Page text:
Scores of events are afoot worldwide to mark Feb. 28, Rare Disease Day 2019. The activities aim to raise awareness about rare diseases and the millions of people — estimates run as high as 350 million — they are thought to impact.
Across countries, patients, caregivers and advocates will paint faces, wear denim ribbons and zebra-like stripes, contact policymakers, flood social media platforms, take part in academic and community discussions, and hold fundraisers — all in the name of roughly 7,000 rare diseases and the 1 in 20 people who ultimately will have one, according to the campaign’s website.
In the United States, a disease is called rare when it affects fewer than 200,000 residents at any given time. Across Europe, the definition is fewer than 1 in 2,000.
Held annually on the last day of February, Rare Disease Day seeks to boost awareness among the general public, as well as lawmakers, public authorities, industry representatives, researchers, and health professionals. This year’s Rare Disease Day slogan is “Show Your Rare, Show You Care.”
Since its start in 2008, the effort is coordinated internationally by Eurordis-Rare Diseases Europe, a patient-driven 70-country alliance of more than 800 patient organizations. What began as a European event has progressively expanded to more than 50 countries; the United States joined in 2009.
The theme of this year’s campaign is “Bridging Health and Social Care.” Aimed at policymakers, healthcare professionals and services, it’s part of a global call for better coordination of all aspects of care for those with diseases that span cystic fibrosis, endometriosis, pulmonary hypertension, scleroderma, and sickle cell — to Angleman syndrome, Batten and Gaucher disease, epidermolysis bullosa, fragile X syndrome, and spinal muscular atrophy.
“For most people living with a rare disease, as well as their family members or carers, the reality of daily life can include any of the following: collecting and taking medicines, attending appointments, participating in physical therapy, using specialist equipment, and accessing various social and community support services,” Eurordis states on its rarediseasday.org website
“Managing these care-related tasks alongside their usual daily activities such as work, school and leisure time can be challenging.”
A Europe-wide Rare Barometer survey on juggling routine care and daily life found 8 in 10 rare disease patients have difficulties completing basic tasks, and most care is coordinated by patients and their family. Seventy percent call the effort time-consuming.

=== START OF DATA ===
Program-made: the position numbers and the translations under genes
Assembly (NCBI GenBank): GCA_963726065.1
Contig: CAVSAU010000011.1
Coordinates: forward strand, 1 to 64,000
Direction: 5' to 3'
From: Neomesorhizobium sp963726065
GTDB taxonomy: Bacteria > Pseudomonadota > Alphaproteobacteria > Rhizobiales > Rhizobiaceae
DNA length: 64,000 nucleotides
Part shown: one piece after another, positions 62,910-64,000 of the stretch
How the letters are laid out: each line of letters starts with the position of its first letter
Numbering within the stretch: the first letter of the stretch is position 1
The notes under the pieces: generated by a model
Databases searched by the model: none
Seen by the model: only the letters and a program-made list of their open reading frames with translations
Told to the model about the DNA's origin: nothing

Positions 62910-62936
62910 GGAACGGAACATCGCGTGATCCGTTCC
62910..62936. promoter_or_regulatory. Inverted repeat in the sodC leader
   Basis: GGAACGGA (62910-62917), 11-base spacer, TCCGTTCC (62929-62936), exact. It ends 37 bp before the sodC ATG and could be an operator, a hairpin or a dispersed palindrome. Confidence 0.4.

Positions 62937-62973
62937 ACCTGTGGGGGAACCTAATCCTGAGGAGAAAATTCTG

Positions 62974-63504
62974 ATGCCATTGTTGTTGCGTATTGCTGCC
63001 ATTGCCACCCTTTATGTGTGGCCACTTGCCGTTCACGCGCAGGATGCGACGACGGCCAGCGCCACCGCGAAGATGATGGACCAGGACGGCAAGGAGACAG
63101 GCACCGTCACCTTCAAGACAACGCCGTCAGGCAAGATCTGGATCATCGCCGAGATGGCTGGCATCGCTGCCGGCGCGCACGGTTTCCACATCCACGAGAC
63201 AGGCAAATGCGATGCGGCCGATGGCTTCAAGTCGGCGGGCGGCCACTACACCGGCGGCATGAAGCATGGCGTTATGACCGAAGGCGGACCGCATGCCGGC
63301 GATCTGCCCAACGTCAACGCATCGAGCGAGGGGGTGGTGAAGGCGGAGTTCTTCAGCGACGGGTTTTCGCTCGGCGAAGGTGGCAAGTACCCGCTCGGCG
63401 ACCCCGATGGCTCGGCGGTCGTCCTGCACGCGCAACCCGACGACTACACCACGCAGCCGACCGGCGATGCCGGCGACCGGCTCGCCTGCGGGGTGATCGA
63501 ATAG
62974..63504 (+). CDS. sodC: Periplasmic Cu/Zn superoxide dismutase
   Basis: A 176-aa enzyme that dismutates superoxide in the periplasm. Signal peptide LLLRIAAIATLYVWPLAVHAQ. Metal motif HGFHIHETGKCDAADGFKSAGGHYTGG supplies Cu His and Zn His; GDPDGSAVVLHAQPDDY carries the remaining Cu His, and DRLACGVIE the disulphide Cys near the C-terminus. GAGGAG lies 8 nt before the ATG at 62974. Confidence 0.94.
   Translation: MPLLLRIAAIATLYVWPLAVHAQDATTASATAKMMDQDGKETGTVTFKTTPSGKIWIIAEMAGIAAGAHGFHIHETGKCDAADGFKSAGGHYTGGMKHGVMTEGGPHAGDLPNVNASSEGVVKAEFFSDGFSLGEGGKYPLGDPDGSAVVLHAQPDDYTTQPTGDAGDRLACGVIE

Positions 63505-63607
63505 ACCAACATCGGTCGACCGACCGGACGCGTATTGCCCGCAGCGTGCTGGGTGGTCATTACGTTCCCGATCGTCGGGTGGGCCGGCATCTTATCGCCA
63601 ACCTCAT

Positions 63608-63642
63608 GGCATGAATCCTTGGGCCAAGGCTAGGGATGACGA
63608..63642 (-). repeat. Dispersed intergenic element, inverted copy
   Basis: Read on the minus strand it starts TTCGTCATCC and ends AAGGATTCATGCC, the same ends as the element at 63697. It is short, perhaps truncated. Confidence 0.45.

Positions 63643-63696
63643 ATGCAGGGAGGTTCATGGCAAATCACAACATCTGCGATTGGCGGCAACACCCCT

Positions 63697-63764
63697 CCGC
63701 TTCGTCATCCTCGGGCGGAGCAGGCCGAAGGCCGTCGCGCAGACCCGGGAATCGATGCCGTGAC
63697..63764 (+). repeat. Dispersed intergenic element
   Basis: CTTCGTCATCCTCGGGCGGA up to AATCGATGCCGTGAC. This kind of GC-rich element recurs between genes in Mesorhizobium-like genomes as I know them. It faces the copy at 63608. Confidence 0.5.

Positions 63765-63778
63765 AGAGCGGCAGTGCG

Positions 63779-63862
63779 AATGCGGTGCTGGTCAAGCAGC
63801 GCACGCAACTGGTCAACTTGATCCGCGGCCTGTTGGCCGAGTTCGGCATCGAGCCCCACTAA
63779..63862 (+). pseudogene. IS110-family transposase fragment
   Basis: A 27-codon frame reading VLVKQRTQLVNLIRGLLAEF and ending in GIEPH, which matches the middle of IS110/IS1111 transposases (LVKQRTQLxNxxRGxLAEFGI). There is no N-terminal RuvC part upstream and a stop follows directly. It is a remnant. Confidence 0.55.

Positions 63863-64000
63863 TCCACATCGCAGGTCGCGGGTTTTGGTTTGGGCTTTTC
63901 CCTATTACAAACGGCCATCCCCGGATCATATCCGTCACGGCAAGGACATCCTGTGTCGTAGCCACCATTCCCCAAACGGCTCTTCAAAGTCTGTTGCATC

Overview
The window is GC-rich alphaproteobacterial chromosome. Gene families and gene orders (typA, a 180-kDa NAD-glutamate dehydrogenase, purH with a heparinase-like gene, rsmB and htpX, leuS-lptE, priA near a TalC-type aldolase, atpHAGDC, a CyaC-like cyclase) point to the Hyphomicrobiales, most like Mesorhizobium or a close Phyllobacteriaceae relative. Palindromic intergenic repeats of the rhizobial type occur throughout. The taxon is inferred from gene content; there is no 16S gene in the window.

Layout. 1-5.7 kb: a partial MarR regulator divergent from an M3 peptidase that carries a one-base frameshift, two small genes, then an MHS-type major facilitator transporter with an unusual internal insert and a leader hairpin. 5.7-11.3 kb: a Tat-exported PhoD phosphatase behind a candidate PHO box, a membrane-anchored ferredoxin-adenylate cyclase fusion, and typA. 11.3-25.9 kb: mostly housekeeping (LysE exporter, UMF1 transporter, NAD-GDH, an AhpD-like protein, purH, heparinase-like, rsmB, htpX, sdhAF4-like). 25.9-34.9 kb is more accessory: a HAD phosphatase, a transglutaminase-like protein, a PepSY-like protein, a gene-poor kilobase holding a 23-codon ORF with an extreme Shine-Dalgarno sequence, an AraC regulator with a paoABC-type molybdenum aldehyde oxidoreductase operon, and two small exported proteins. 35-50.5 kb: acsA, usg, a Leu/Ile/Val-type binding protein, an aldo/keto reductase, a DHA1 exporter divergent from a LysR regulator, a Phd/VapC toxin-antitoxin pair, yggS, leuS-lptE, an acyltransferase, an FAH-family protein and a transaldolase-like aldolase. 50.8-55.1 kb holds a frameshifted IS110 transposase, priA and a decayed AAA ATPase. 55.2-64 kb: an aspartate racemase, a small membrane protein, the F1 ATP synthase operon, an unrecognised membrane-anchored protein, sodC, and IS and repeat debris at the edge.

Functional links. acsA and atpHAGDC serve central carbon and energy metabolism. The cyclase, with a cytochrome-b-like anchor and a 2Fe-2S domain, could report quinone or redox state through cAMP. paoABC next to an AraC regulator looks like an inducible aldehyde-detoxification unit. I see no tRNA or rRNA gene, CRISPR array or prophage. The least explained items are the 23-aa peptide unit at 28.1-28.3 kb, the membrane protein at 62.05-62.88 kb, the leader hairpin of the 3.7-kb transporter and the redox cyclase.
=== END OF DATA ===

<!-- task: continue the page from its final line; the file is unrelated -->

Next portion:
Organizing care can entail researching local services, lining up treatments and rehabilitation, handling administrative procedures, and adapting common home or work spaces. As a consequence, patients often miss work or school.
The process becomes unwieldy and frustrating, often marked by poor communication across service providers, and repetition of information to multiple parties.
The campaign is encouraging a robust social media presence, suggesting hashtags such as #ShowYourRare — used along with face painting — and #RareDiseaseDay. The official campaign is also on Facebook, Twitter and YouTube.
Because the zebra is the official U.S. symbol of rare diseases — its distinctive markings symbolizing both individual uniqueness and community commonality — the use of this year’s new hashtag, #ShowYourStripes, is encouraged when posting photos of individuals or objects wearing stripes. Go here for more ways to participate.
“At NORD, we are very proud to have been the flag bearer of Rare Disease Day in the United States for the past 10 years,” said Peter L. Saltonstall, chief executive officer of of the National Organization for Rare Disorders (NORD) on its webpage.
“Now we are upping the ante with the Show Your Stripes campaign, which has a goal of increasing attention on rare diseases beyond the existing community and spreading it to the world at large.”